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Where no novel has gone before

Sunday 3 November, 16:30 - Coronet Theatre, Auditorium, £ 6 / £ 5 concessions
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The relationship status between the average reader and literary novels is by now set on “complicated”. Novels fight for the attention of readers in an age of distraction, and reality has become such a mess that literary fiction seems to struggle to redefine its role. And yet, despite all this, the novel not only is still here – it is raising the stakes of its ambition. In this extraordinary conversation, two major and hugely talented novelists discuss how the way forward for the contemporary novel can be in the breaking of boundaries between different forms, exploring new forms of subjective narrative voice, and finding new radical ways to represent the male and female perspective.

This event will be in English and partly in Italian with English translation provided.

Running time: 80 minutes.

Speakers

Edoardo Albinati

is an Italian novelist. He has worked for the United Nations High Commissioner for Refugees, and works as a teacher at the Rebibbia prison in Rome. In his latest novel, La scuola cattolica, he achieved an innovative mix of memoir, true crime, coming-of-age story, and reflections on the relationship between sex, violence, and masculinity. The novel won the 2016 Strega Prize, and has recently been released in the UK (The catholic school, Picador 2019).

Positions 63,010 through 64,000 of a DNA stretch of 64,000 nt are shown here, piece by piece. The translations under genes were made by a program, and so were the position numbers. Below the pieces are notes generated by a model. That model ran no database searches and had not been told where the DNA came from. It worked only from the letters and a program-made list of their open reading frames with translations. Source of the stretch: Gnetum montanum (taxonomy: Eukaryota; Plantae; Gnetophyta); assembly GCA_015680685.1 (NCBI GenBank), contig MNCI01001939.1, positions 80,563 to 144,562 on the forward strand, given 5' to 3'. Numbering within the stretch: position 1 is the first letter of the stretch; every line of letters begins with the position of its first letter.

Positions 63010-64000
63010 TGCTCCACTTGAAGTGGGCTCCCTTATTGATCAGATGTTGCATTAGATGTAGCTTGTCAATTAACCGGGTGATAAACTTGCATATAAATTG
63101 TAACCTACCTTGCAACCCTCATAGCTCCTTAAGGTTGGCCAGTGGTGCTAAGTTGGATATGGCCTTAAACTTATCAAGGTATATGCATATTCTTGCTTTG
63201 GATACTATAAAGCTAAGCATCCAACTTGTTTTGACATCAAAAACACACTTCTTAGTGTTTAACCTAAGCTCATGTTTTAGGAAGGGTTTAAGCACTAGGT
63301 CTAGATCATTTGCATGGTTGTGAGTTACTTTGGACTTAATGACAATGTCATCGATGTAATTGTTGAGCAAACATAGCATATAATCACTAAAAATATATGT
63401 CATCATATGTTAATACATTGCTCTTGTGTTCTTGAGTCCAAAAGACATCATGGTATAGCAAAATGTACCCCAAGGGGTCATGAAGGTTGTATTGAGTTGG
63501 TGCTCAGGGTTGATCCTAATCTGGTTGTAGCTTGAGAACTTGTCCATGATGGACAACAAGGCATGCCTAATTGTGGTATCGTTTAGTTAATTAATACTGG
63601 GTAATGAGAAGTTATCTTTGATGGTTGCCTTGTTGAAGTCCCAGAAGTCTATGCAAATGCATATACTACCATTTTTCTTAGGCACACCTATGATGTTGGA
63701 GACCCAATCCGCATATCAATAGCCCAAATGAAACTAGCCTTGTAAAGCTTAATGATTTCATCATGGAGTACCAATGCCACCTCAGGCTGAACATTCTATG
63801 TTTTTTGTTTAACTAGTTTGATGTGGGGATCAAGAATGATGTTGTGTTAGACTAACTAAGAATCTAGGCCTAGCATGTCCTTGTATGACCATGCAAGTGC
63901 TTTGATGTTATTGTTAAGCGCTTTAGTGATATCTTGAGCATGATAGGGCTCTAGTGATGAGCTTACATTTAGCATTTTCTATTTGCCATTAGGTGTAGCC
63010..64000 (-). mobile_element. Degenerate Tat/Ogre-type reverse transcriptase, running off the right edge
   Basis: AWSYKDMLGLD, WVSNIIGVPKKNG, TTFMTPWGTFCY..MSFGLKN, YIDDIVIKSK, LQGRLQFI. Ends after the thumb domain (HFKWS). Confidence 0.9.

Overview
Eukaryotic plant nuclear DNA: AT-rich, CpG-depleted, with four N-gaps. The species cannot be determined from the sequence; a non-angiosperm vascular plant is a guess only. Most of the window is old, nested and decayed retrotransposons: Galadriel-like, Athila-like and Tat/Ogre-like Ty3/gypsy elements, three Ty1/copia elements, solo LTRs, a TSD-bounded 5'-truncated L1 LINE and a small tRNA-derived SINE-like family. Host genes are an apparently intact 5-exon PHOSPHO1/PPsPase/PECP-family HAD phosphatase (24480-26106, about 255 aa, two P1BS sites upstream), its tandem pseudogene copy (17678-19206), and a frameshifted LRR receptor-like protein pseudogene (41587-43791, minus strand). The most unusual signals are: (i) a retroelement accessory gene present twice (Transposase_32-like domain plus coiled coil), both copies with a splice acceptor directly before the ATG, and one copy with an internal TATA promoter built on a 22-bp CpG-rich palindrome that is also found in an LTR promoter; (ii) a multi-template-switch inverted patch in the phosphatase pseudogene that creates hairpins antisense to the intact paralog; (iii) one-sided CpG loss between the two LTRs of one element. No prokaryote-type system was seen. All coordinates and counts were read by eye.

Rachel Cusk

is a Canadian-born novelist and writer who lives in the United Kingdom. Her first novel, Saving Agnes, won the Whitbread First Novel Award; with her latest critically acclaimed trilogy of novels (Outline, Transit, and Kudos) she has developed a highly original voice reinventing the novel form and representing personal experience. Her works of non-fiction include The Last Supper: A Summer in Italy.

Chair

Claudia Durastanti

is a writer and translator. Her latest book is La Straniera, shortlisted for the Strega Prize 2019.